Legal deposit is critical for the preservation of and access to a nation’s documentary heritage.  Publishers and libraries work together to ensure the worldwide success of legal deposit of content, irrespective of format or technology.


The UNESCO Guidelines for legal deposit legislation define legal deposit as “a statutory obligation which requires that any organization, commercial or public, and any individual producing any type of documentation in multiple copies, be obliged to deposit one or more copies with a recognized national institution.”
Legal deposit often exists in legislation; however, it can be a voluntary regime.  A robust and effective system of legal deposit should exist in every country. Legal deposit is most successful when there is close cooperation between the designated national custodians (usually libraries) and those responsible for the deposits (usually publishers or creators).

Benefits of Legal Deposit

  • By ensuring that copies of all national publications in every kind of media are provided to trusted custodians, legal deposit enables and ensures the comprehensive collection of a nation’s documentary heritage.
  • Legal deposit permits comprehensive, standardised cataloguing and recording of publications, to the benefit of libraries, booksellers, publishers, scholars and the general public; and  it enables the custodian to serve as the national reference and information centre for study and research on all facets of its national documentary heritage.
  • Legal deposit supports preservation, contributing to the long-term survival of a nation’s documentary heritage. 
  • Ultimately, legal deposit is fundamental to freedom of information and to the perpetuation of an informed citizenry.
    Considerations for Legal Deposit
  • The number of copies required should be limited to the minimum compatible with reasonable contemporary access and long-term preservation for future access. Legal deposit should not be used as a mechanism to provide a country’s libraries with gratis publications. 
  • The cost of depositing the material and the material itself should be borne by the depositor.  In the case of digital publications, this includes any software or other access technologies required to make the publication comprehensible. To facilitate deposit of digital publications, special solutions and practical arrangements may be needed.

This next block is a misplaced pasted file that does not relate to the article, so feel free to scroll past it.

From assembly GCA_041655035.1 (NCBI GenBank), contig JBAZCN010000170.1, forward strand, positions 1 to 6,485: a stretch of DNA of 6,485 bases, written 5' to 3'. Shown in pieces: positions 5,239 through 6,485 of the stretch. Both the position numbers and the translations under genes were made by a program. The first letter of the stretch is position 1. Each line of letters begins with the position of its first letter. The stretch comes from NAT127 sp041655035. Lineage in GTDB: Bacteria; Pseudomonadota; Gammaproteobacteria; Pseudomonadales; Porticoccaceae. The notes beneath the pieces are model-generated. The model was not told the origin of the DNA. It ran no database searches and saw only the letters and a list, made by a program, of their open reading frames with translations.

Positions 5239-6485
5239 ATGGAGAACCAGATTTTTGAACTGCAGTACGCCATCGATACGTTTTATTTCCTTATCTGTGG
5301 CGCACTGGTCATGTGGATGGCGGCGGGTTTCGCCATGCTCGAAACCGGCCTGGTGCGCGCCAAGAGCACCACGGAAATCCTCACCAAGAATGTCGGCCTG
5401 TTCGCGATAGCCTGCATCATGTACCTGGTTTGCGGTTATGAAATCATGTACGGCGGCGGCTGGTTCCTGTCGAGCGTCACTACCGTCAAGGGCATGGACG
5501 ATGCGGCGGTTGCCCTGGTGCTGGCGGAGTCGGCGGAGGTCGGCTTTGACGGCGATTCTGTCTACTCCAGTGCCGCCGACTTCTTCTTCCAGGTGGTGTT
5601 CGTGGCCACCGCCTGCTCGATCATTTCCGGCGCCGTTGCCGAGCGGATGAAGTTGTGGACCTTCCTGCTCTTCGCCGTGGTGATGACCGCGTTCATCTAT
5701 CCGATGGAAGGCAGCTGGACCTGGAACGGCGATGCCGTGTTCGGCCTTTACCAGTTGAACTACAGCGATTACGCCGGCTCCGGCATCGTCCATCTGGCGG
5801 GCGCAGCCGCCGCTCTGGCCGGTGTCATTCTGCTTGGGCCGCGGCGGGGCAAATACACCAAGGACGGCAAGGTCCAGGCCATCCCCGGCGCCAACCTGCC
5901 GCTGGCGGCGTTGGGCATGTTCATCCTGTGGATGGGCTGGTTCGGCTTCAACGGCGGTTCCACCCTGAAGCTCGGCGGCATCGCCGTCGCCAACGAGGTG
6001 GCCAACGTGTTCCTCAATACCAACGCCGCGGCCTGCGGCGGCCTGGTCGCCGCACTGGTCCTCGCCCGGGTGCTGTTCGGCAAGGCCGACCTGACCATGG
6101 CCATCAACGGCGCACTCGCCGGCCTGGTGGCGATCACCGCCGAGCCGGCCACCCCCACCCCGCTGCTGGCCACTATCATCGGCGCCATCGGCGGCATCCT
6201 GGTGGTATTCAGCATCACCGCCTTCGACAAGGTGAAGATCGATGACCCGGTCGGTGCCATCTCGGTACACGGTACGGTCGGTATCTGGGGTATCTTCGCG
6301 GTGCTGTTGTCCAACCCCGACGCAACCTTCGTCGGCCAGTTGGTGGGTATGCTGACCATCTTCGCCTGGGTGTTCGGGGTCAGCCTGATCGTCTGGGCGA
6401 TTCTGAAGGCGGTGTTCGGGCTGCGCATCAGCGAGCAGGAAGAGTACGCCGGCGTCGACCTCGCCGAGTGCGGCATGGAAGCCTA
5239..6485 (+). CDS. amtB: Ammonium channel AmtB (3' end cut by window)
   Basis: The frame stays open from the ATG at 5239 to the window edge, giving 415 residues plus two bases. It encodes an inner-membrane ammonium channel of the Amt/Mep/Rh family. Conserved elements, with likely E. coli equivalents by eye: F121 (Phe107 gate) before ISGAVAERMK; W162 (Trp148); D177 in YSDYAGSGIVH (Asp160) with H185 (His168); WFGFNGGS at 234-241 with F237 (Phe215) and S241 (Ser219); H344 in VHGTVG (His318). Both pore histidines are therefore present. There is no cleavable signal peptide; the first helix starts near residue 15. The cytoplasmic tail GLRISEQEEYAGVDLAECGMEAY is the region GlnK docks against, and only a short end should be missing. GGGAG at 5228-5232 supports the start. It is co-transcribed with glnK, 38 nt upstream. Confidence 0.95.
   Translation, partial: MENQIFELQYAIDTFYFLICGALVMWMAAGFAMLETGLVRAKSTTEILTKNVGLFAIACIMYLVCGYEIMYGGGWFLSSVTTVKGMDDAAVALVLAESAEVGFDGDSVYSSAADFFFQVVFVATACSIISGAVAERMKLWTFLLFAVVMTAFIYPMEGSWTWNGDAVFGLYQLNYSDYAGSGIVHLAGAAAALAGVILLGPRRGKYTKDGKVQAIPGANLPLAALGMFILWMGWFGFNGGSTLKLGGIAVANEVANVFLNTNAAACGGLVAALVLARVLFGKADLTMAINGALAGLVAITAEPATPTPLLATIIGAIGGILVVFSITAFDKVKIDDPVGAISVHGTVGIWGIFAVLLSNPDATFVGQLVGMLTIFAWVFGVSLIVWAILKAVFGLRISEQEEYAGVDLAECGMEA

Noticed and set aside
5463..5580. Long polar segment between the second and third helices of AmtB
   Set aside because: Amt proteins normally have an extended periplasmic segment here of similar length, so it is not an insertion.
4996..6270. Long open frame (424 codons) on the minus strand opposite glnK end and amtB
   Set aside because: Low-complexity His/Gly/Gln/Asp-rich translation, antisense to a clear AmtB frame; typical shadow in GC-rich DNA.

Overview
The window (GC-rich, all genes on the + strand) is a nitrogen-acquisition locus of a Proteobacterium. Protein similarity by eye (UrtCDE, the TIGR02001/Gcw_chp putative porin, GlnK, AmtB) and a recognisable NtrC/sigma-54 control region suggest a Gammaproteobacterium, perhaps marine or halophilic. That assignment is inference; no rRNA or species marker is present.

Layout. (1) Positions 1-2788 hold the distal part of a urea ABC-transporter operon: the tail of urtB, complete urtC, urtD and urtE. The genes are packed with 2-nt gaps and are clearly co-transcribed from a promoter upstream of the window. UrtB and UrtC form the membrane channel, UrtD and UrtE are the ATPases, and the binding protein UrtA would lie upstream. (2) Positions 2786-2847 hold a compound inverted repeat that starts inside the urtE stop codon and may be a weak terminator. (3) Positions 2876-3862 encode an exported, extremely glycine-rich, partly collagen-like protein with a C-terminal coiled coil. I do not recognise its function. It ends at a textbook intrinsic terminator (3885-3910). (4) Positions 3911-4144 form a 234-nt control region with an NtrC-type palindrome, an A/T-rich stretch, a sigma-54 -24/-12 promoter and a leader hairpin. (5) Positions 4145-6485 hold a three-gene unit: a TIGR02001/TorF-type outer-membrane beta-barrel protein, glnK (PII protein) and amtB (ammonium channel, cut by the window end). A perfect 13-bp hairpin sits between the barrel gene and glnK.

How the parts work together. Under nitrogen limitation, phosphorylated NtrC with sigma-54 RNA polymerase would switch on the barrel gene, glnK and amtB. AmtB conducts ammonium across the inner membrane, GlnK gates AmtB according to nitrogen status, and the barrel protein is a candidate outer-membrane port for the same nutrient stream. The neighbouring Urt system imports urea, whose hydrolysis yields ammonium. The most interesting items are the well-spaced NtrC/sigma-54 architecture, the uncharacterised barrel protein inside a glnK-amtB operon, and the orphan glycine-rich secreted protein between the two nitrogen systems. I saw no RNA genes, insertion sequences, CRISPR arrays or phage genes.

• Deposit should take place as soon as possible after publication.
  • The custodian should ensure that the deposited materials are cared for and managed in a responsible and accountable manner. 
  • The custodian should ensure the preservation of the deposited material. This includes the copying or transcription of copyright protected materials to the extent essential for their preservation. Deposited material should be made available for use in a manner that does not unreasonably prejudice the interests of the copyright owner.
  • As legal deposit is generally established in national legislation, implementation varies among countries. Seeking greater uniformity (e.g., with regard to number of deposit copies required) may not be feasible nor desirable.  But in a world where information increasingly has no borders, it is an important principle both that deposit libraries should be able to make legal deposit copies accessible in the same manner as they do other collections, and that publishers should not be subject to unreasonable demands and can meet legal deposit requirements without undue complexity and burden.

User Generated Content

Electronic publications are a major and integral component of a nation’s documentary heritage, and therefore must be included in legal deposit arrangements, including content produced and shared by Internet users. Digital technologies provide opportunities for facilitating legal deposit through rapid transmission, and better enabling the complex tasks of cataloguing, indexing and recording, managing, and providing access to deposited material. However, as the Internet widens the possibilities for all users to publish content online, comprehensiveness may not be possible for such publications; instead representative selections would fulfill this requirement. Digital technology also creates new concerns about unauthorized alteration, copying and dissemination of deposited material. Publishers and librarians must work together to ensure that the legitimate needs of both users and owners of deposited materials are accommodated in this evolving environment.

Endorsed by the Governing Board of IFLA, at its meeting in Den Haag, The Netherlands, 7 December 2011.